Know Your Stadiums: North Texas’ Apogee Stadium

November 9, 2012 · By · Filed Under Football 

A view of Apogee Stadium.

The University of North Texas plays at the newly built Apogee Stadium, originally named Mean Green Stadium.

The University broke ground on the new stadium on November 21, 2009 and opened on September 10, 2011. The stadium was proposed by the University of North Texas System Board of Regents after the 2002 New Orleans Bowl and cost $78 million. UNT opened the stadium against the University of Houston and lost 48-23.

A referendum in 2002 for higher student athletics fees was rejected by 55 percent of the UNT’s voting students. But after the vote, the school administrators lobbied the North Texas Student Government Association to increase the fees as a way to help the University’s athletics program in order to achieve Title IX compliance. The student senators approved the fee increase at half the proposed rate, which the Board of Regents implemented immediately. Consequently students mounted a recall election campaign, which was supported by documentary filmmaker Michael Moore, which resulted in the removal of 14 senators from their office.

In September 2002, the university purchased land on the opposite side of Interstate 35 from the main campus in Denton, Texas for $5.1 million from Liberty Christian School. Following the Mean Green’s victory in the 2002 New Orleans Bowl on December 17, 2002 school administrators announced their intent to build new athletic facilities on the property. They referred to this area as the “Mean Green Village” which included the new football stadium.

The reason given to build a new stadium rather than renovating their existing stadium, Fouts Field, was that then Vice Chancellor of Administrative Affairs Richard Raefs claimed that it would cost $8 million more to renovate the existing stadium that it would to build an entirely new stadium. The project’s primary objective was to consolidate the academic facilities.

Fouts Field, the old stadium, was opened in September 1952 and originally named Eagle Stadium. In 1954 it was renamed in honor of Theron J. Fouts, former football coach, athletics director and founder of the UNT track and field program. The Stadium originally consisted of two sideline grandstands on either side of the track and was oriented northwest to southeast. It sat 20,000.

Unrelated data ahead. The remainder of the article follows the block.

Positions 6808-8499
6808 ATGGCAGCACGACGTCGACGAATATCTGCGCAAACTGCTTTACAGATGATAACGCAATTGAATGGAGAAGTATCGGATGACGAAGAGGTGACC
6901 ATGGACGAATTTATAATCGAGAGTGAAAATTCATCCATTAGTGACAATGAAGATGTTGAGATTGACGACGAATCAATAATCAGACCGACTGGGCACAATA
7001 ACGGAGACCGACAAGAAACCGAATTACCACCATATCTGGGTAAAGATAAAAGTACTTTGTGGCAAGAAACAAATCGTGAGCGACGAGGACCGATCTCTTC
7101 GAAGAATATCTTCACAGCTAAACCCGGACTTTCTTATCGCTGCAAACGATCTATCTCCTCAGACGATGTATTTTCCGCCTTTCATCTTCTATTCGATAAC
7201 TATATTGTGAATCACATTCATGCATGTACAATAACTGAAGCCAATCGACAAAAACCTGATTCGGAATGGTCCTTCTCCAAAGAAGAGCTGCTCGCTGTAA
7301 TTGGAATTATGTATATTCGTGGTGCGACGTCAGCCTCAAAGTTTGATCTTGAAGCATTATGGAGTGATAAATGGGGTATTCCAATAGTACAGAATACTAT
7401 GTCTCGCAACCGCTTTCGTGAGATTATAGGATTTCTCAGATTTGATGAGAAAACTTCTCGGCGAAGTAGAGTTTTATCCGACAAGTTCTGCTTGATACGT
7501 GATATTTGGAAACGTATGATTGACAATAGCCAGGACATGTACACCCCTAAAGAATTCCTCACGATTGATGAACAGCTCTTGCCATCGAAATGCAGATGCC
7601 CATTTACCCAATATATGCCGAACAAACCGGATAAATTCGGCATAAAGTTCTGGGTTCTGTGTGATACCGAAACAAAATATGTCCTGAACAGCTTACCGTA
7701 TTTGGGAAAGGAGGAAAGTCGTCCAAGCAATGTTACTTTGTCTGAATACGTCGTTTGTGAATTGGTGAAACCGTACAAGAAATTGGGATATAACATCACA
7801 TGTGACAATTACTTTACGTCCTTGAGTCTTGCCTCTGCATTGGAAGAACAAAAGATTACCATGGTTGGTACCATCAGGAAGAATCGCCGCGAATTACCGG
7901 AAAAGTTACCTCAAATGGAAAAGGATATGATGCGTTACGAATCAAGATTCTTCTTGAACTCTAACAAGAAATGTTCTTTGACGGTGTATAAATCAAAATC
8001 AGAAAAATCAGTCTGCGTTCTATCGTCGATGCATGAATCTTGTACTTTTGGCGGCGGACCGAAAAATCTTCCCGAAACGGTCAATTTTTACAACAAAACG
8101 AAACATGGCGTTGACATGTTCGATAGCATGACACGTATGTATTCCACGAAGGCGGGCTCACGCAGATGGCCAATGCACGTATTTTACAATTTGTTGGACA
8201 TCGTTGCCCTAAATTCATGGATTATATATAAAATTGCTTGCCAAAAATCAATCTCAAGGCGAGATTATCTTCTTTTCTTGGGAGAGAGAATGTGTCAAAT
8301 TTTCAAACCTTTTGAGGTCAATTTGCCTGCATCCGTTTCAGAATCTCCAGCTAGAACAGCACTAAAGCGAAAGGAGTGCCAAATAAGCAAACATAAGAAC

They added endzone grandstands which stretched around the track in 1994 which added another 10,500 seats for a total of 30,500. The playing surface was Sportex Omnigrass Artificial Turf.

The University Master Plan calls for the demolition of Fouts Field and the land will be absorbed by the university. The plans calls for two residence halls, a parking garage and a University Opera House to be built on the grounds freed up by the stadium.

Apogee Stadium opened on September 10, 2011 with a capacity of 30,850 and was built in a horse shoe shape. It was designed to be able to expand to 50,000. The playing surface is PowerBlade HP+ and it comprised of synthetic fibers with a rubber and sand infill. The home side of the stadium includes 21 luxury suites with they sell for $20,000 per year plus a “six or seven-figure gift to the Stadium Fund”. It also has 754 club seats. The stands on the east side of the stadium is generally reserved for student seating and is between the stadium and the tailgating area called “The Hill.”

The seating behind the north end zone forms a distinctive “V” shape to resemble an eagle’s wings in flight. The South end zone does not have any seating but has a 47′ by 27′ scoreboard and a five foot bronze bust of an eagle named “Spiriki” that was donated by the members of the school’s first social fraternity the Geezles.

They also have a scale cannon named “Boomer” which is fired each time the team scores.

A 2,500 square-foot pavilion for alumni is located just north of the stadium.

The stadium actually because the first newly built stadium to achieve Leadership in Energy and Environmental Design (LEED) Platinum certification, the highest awarded by the US Green Building Council. In 2008, then university president signed the American College and University President’s Claimat Commitment to achieve carbon neutrality by 2040 and to ensure all new university buildings and facilities would achieve a minimum of LEED silver certification.

The stadium uses various forms of environmental technology to achieve this. In order to reduce water consumption and urban runoff, the facility includes an 85,000 square foot water retention system, 338,000 square feet of permeable paving and low flow plumbing systems.

The facility includes three Northwind 100 wind turbines which are 120 feet tall with 30 foot blades. They are expected to produce a combined 450,000 kilowatt-hours of energy per year which would account for roughly 1/3 of the stadium’s energy needs.

Wind Turbines near the Apogee Stadium.

Arial view of Apogee Stadium showing the Eagle Wings shaped endzone seating.


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